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'Urgent action' required to combat car tyre and brake dust pollution

Published 11 July 2019

Government ministers are urging the automotive industry to cut pollution caused by brakes and tyres.

Environment Minister Thérèse Coffey and Transport Minister Michael Ellis are leading the push, following warnings in a new report published today by the Air Quality Expert Group. It claims that tyre and brake pollution could account for 10 per cent of fine particulate matter - known as PM 2.5 - by 2030.

>>> Government unveils ambitious plans to ban all petrol and diesel car sales by 2040

The report warns that a surge in the popularity of electric vehicles won't prevent serious levels of air pollution in city centres. 

Each time a car is driven, tiny pieces of particulate matter such as dust are released into the air from brake and tyre wear, as well as from the road surface. These particles enter the airstream having a detrimental impact on human health, says the report. Plastic particles from tyres are also deposited into sewers and can lead to harmful consequences for marine wildlife.

Cyclist -pollution -mask

As a solution, the report suggests the Government should encourage use of public transport and cycling in a bid to tempt people away from using their cars. It also says drivers should be educated on the advantages of more efficient driving styles, which could reduce tyre wear.

However, experts have warned that tackling these pollutants will be difficult - as it's not easy to measure how many of them are in the air.

"The automotive industry is committed to improving air quality and has already all but eliminated particulate matter from tailpipe emissions," said Mike Hawes, chief executive of the Society of Motor Manufacturers and Traders.

"Brake, tyre and road wear is a recognised challenge as emissions from these sources are not easy to measure."

The industry's concentration on reducing tailpipe emissions has contributed to a 29 per cent improvement in nitrogen oxide emissions since 2010, while sulphur dioxide emissions are down 62 per cent.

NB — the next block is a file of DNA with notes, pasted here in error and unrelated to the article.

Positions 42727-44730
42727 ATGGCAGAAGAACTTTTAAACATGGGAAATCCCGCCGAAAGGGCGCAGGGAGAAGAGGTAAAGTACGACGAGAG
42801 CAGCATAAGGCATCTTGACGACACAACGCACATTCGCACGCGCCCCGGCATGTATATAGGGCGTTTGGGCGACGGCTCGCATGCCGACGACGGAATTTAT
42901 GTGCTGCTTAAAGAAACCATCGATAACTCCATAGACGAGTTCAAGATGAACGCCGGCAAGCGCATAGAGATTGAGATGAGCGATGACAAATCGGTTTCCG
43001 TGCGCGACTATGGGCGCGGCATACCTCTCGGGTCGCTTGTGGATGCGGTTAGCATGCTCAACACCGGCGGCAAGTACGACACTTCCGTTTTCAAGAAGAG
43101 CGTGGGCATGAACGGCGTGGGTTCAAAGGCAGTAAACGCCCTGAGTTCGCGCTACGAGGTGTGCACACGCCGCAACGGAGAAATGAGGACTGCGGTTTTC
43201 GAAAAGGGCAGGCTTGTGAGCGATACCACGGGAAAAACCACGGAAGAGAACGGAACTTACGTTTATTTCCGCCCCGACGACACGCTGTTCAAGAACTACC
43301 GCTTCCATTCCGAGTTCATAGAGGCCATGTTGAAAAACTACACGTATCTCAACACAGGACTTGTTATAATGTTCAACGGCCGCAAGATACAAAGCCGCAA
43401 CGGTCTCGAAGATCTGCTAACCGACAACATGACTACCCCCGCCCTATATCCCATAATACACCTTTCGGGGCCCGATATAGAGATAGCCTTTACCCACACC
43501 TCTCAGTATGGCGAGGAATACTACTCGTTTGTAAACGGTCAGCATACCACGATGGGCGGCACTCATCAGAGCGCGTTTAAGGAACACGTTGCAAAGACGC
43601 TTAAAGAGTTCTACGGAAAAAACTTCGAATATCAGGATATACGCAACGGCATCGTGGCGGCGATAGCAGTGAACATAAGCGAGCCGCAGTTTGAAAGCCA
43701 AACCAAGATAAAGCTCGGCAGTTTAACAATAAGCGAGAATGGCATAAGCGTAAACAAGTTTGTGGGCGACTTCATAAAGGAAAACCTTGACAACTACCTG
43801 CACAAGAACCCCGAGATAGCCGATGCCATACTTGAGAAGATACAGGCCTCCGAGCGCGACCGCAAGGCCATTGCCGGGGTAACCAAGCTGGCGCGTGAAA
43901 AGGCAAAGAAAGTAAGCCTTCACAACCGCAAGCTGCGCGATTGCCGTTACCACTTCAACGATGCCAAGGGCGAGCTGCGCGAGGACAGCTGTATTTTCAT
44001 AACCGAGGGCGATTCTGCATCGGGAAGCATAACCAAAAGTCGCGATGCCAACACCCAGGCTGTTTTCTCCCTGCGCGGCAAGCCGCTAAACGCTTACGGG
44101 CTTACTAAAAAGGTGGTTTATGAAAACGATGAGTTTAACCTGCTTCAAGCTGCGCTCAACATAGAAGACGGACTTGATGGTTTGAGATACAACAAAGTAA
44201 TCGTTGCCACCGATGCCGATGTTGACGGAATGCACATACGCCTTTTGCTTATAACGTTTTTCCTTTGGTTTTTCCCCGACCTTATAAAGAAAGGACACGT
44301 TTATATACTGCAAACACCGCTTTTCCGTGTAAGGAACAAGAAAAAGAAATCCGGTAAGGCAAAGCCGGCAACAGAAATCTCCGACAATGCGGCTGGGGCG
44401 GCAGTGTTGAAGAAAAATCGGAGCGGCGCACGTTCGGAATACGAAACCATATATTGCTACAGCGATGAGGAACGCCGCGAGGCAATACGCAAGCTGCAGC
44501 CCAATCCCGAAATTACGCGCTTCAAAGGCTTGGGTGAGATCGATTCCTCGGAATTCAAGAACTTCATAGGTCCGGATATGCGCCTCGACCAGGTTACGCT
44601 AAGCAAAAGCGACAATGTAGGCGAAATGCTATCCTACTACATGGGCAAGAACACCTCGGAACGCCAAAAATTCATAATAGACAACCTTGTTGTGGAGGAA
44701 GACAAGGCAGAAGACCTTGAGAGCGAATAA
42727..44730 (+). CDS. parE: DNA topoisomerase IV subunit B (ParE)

Comments

   on 12 July 2019

Gentle acceleration and braking causes less brake dust, tyre debris, tailpipe emissions, noise pollution and road wear. It also results in less fuel and maintenance costs for the motorist. We all know that fast acceleration makes little difference to most journey times.
With tongue in cheek, I suggest that maybe we should stop enjoying the performance of our vehicles and simply use them for A to B transport.

hissingsid    on 12 July 2019

If the Government is serious about encouraging people to use public transport, they need to increase it's availability, especially in rural areas, and reduce it's cost. My village gets a bus every two hours until about 5.00pm when the service stops, and the nearest railway station is four miles away.

I am not normally in favour of state intervention, but in the case of public transport I support the re-nationalisation of the railways and the subsidy of rural bus services.

Meanwhile I will continue to enjoy the freedom of the road in my cars.

mmmmm    on 12 July 2019

If the Government is serious about encouraging people to use public transport, they need to increase it's availability, especially in rural areas, and reduce it's cost. My village gets a bus every two hours until about 5.00pm when the service stops, and the nearest railway station is four miles away. I am not normally in favour of state intervention, but in the case of public transport I support the re-nationalisation of the railways and the subsidy of rural bus services. Meanwhile I will continue to enjoy the freedom of the road in my cars.

In terms, you do what you want, please yourself, cherry pick your opinions, but still feel the need to preach. Win, win, win and yet another win for you then...

Edited by mmmmm on 12/07/2019 at 14:59

JK62    on 12 July 2019

One way to immediately reduce tyre dust would be to remove speed cushions and keep the roads in a good state of repair.....ooh, was that a pig flying past?

ch3no2    on 12 July 2019

"However, experts have warned that tackling these pollutants will be difficult - as it's not easy to measure how many of them are in the air."

If it's so difficult to measure how does anyone know this is a problem?

I read some years ago that as brake dust and tyre particles are heavier than air they tend to fall to ground level and be washed down the drain with the rest of the junk on our roads - so they won't be hanging around in the air for too long

This sounds to me like the eco industry, having successfully reduced airborne pollutants and fearing being out of a job , looking around for something else to justify their jobs. How long will it be before we get scare stories about the danger of ozone from electric motors in cars??

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